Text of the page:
Then it came time for the presents. Everyone got something. Family members had placed gifts for each other in the pile and Ted had made up gifts for the members of the head table and each of us boat people. Each of us received the same size and shaped package. It was quite a shock, The program ended and, after thanking Ted profusely, we dinghied back to our boats and opened our gifts. The packages contained practical items: a pair of thongs ( Bob’s size), a bar of soap, and a bag of laundry detergent. It was so nice of him.
Sunday Bob and I got dressed up and went to the big Congregational church on the island. There was no English spoken but the singing was fantastic. In the afternoon, Ted drove the newer yachties (Bob and me, Denis and Cathy) around the island and pointed out some interesting places. We didn’t ask him to do that, he suggested it. We were realizing this was no ordinary "native." On our travels, we have run into people who resent our presence on their island, people who tolerate us because we’re spending money, people who resign themselves to the fact that ‘re going to come ashore, usually people who make an effort to be friendly even if they don’t speak English very well (as we found all over Kosrae), and once in a while someone who welcomes us with open arms and is genuinely pleased to see foreigners come. Ted is one of the latter.
We found that any time we needed help or had questions to answer, all we had to do was see Ted. The local farmer’s market didn’t have any produce, so we asked him where to get some of the island’s famous citrus fruits. Instead of telling us, he piled us in his car and drove us to another part of the island where food is packed for export to other islands as far away as Guam. We bought oranges, bananas, cucumbers , eggplant and the best watermelon we’ve eaten in ages. Ted had left his kids in charge of the store and taken us shopping! Quite a guy!
The boats in the harbor got together for a New Year’s Day pot-luck dinner on the Hunky-Dory. We invited Ted and he brought his wife and only two of his kids. As it turned out we had so much food, we could have fed his whole immediate family. We found out that, yes, you can cook a turkey in a pressure cooker. I had missed my birthday and Thanksgiving by being at sea and now I wanted to make up for it. So we had turkey, dressing, candled yams, cranberry sauce, apple pie, and lots of other goodies.
Lars left for Pohnpei Saturday and a new boat came in on Sunday night. A German boat, Solaris, that we had seen in Fiji but never met—a third black hulled boat with a white cabin. Ted was just tickled about it. He said it was the new "uniform" for the harbor! But the Wanderer V came in late yesterday afternoon and it’s white with a green stripe, so there goes the neighborhood!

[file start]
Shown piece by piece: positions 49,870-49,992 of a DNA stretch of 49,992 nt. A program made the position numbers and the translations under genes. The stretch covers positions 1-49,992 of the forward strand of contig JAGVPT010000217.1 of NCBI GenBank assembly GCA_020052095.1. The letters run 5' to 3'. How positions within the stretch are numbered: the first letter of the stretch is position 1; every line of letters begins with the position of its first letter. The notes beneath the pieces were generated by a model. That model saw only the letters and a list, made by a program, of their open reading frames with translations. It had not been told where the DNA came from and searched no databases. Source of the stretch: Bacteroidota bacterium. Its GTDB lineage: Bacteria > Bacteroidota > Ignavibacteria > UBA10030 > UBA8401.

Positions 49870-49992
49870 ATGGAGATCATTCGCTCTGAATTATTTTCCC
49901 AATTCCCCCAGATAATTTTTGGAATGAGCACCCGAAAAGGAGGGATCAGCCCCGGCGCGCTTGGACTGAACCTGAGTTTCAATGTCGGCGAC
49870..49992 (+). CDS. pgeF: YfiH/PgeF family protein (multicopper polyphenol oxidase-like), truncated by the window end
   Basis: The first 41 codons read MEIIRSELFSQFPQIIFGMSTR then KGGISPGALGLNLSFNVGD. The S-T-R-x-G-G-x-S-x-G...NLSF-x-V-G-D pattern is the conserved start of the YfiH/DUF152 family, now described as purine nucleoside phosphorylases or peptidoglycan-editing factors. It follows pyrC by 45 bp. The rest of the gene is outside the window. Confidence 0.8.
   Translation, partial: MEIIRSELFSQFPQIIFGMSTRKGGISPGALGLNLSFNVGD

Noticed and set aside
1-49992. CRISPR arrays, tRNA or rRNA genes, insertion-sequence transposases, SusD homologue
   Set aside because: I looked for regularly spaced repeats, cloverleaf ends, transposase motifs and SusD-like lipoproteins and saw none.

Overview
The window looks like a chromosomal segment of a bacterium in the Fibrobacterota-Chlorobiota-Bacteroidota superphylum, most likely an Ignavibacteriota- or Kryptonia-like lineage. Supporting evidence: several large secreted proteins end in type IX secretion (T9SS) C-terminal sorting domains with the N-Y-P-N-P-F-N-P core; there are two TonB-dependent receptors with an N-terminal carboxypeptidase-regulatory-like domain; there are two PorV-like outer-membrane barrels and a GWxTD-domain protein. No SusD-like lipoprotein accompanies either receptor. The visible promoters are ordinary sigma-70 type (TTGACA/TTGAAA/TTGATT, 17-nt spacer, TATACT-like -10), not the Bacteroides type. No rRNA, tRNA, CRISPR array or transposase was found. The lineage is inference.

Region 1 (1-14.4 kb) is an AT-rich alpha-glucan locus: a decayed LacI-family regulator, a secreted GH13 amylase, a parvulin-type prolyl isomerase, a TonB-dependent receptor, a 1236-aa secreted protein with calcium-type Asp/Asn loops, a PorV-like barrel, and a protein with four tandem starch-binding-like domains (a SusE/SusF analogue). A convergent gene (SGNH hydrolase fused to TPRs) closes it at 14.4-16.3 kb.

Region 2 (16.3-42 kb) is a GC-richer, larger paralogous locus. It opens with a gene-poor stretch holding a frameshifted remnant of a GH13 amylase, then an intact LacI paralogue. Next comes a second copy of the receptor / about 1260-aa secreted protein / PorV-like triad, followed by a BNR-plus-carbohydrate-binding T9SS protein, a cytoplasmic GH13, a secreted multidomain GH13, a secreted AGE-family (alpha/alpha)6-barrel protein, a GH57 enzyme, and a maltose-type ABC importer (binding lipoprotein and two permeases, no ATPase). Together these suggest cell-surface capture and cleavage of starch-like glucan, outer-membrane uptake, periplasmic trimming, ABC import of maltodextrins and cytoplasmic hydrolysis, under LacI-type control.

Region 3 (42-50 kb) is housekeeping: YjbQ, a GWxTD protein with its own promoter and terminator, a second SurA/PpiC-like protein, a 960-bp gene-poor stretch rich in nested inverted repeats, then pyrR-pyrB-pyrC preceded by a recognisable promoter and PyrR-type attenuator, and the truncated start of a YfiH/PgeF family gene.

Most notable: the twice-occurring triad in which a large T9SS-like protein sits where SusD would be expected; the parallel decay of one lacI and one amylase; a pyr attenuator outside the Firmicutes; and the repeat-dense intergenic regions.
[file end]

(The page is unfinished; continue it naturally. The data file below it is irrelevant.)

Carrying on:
We’ve noticed that since we left Samoa, there have been no TV stations but almost everyone has a set. Video rental stores are on every corner. Even in the tiny atoll of Suwarrow with only one family of six, the generator is cranked up and everyone gathers in front of the set. The most popular videos are the ones with plenty of action since the films are not using the native languages and some of them are struggling with English. Rambo is big out here.
We are enjoying our stay in Kosrae. Bob has problems, though. He has been so relaxed since we arrived that he can’t seem to get to all the repairs he wanted to make. We found out that we missed a hurricane that hit Fiji after we left AND we missed a typhoon that passed above Kosrae just before we got here. Just dumb luck since we hadn’t been listening to the weather reports on our SSB. It probably explained the lousy weather we were having near Funafuti and Tarawa.
I bought a woven tray and dish made in Kosrae and a fan made in the Marshalls and have been enjoying the island produce. Next week I want to visit the elementary school nearby. Bob has made a few repairs but mostly he just relaxes and works on the "C" computer language. Our mail came in the day before yesterday and we now have lots of letters to write. We’ll leave for Pohnpei in another week or two. It’s only 300 miles away and should be an easy run if the trades are still blowing. Until then, write if you find the time and I’ll do the same.
Back to Hunky-Dory's Ports of Call